Tips for a healthy voice and a sonorous performance

Public Speaking: Be careful with your voice and don't whisper
Be Careful With Your Voice

Protect your voice as a public speaker


Professional speakers must be particularly careful as their voices are their prerequisites for their tasks. That’s why you’ll find tips on how to protect your voice on these pages.


Be careful with your voice


As a coach and speaker, I know how important a healthy voice is for some of us. Professional speakers need to be particularly careful because their voices are essential to their activities. Some people use their voices more often and under conditions that can cause additional stress. Uncontrolled screaming, shouting and singing damage the voice, just like speaking for long periods in cold or noisy surroundings and during physical exertion. 

That’s good to know: The voice can also be nurtured. There are many tips for public speakers. 



Here are 14 tips for protecting your voice



1. Warm-up


Always warm up yourself and your voice before a speech. A cold start doesn’t do the voice any good. This can include relaxation techniques and gentle exercise. Your voice coach will show you suitable techniques specifically for activating your voice.




2. Use your natural voice


Avoid forcing your voice to a lower or unnatural pitch.




3. Regenerate yourself and your voice


Permanent speech strains the vocal cords. This often happens unnoticed in the beginning, but at some point, the body defends itself with hoarseness.

Rest your voice as much as possible between performances and avoid tension and stress. If the voice is attacked due to an infection, it is advisable to rest your voice temporarily and drink a lot of fluids, for example, ginger tea. So the best strategy to get back to your voice quickly is still to just “shut up”.




4. Train your voice


Participate in voice training and learn voice techniques that can protect and improve your voice.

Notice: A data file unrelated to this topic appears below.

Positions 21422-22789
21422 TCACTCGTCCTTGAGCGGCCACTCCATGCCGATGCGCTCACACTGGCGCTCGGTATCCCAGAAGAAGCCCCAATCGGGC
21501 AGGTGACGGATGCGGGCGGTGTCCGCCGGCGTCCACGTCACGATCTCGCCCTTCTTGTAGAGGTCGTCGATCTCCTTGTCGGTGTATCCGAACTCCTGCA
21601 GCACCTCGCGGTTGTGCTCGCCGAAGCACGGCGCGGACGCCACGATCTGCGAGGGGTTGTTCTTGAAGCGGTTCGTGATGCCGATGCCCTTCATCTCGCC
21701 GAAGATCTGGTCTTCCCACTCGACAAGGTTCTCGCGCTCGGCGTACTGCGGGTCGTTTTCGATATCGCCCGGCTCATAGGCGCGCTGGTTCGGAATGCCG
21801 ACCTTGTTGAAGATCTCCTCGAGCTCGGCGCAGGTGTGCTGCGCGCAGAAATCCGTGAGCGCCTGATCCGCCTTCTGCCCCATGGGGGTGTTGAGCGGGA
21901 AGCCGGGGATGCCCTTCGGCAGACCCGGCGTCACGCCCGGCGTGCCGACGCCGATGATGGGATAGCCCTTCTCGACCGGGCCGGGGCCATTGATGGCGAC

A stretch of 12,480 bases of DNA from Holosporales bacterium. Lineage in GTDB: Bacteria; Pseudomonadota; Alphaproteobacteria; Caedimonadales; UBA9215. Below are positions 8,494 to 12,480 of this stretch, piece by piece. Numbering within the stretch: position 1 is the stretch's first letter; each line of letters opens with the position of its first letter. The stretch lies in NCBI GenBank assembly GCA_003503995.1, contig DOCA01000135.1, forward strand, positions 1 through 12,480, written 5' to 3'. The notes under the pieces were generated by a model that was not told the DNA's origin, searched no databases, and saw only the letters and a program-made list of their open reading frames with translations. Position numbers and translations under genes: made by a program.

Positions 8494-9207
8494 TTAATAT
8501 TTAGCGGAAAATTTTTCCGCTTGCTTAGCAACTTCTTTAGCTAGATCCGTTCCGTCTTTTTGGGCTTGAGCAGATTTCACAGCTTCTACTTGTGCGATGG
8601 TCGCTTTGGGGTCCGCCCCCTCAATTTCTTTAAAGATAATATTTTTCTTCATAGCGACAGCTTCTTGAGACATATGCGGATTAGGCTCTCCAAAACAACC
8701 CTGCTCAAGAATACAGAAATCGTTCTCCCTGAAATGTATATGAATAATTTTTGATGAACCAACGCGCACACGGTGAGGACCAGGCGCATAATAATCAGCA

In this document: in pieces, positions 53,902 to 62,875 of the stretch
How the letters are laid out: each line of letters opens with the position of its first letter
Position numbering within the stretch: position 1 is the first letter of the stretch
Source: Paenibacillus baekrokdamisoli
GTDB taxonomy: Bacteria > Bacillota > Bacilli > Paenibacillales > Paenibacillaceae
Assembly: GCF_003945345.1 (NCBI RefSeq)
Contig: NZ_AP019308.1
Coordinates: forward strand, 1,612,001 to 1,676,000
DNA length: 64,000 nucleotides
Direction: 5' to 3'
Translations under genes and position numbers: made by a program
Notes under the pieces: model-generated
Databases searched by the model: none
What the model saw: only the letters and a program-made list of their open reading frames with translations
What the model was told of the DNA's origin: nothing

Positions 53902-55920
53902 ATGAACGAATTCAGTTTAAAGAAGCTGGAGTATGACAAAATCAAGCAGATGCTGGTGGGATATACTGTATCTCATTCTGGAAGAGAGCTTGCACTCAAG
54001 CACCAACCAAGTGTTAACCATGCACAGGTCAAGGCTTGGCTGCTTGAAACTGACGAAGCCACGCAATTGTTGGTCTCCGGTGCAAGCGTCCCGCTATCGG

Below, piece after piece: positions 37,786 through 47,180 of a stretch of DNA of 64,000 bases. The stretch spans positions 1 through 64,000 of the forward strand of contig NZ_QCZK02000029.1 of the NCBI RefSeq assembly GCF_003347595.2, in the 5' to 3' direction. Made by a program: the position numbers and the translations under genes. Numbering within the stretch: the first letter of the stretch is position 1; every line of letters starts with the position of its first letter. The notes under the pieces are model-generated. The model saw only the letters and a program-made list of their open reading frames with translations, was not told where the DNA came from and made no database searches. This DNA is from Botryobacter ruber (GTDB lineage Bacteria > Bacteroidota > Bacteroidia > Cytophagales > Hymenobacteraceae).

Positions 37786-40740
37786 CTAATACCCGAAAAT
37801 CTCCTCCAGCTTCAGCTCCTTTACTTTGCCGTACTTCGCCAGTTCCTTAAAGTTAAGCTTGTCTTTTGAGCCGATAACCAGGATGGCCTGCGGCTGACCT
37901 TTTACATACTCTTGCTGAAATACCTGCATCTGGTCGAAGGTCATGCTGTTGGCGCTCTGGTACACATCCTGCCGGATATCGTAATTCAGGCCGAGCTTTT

5. Coughing instead of clearing your throat


If you have a hoarse voice, you usually clear your throat. In this way, our voice becomes clear again, but we strain the sensitive mucous membranes of the vocal folds. It is better and just as effective to cough briefly.




6. Don’t smoke


Smoking is taboo for good vocal hygiene.




7. Avoid unhealthy environment


Avoid unhealthy, smoky rooms, bars and places where the environment can adversely affect speech quality.




8. Beware of alcohol


Drink alcohol moderately, if at all.




9. Be careful with coffee


Coffee, black and green tea should only be consumed in moderation, as these drinks dry out the mucous membranes.




10. Drink water


Keep yourself and your voice moist by drinking plenty of non-carbonated water.





11. Healthy lifestyle


Practice a healthy lifestyle that includes cardio training and good nutrition.




12. Whispering can be hazardous to your voice


The fastest way to lose our voice is to scream or shout. But there are also many less obvious ways to burden your voice, and public speakers need to know them. One example is whispering. To protect your voice, you may think that whispering is softer, gentler and less stressful for your vocal cords. But the truth is that whispering can be dangerous for your voice.

Whispering really does affect your voice more than normal speech. When you whisper, you send an enormous amount of extra air to the vocal cords, making them dry and irritated. This is even worse than screaming and shouting. When whispering, the vocal folds are tightened so that they are closed at the front and open at the back. This is an unnatural way of using the voice. When you do this for a long time, you will find it difficult to speak normally again afterward, because it impedes the vocal cords in their function.

If you need to speak, don’t whisper. People who care about their voices should avoid whispering and just talk quietly.




13. Trust is good, control is better


In case of doubt, you would rather go to a medical specialist, such as a doctor who knows what to do.




14. Many more tips


And there are many more ways in which to protect your voice.

Just ask me personally

Let's get into a conversation. Please post any questions that may interest other readers in the comments. If you are interested in coaching or training, for personal questions about that and appointments you can reach me by e-mail (, phone +49(0)30 864 213 68 and mobile phone +49(0)1577 704 53 56. You can also use this contact form. Please read the information about the privacy policy.


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We often refuse to accept an idea merely because the tone of voice in which it has been expressed is unsympathetic to us. Friedrich Nietzsche

This article is a short excerpt from the more comprehensive course materials my clients receive in a group or individual training or coaching.

Published: March 21, 2002
Author: Karsten Noack
Revision: August 11, 2019
Translation: August 11, 2019
German version: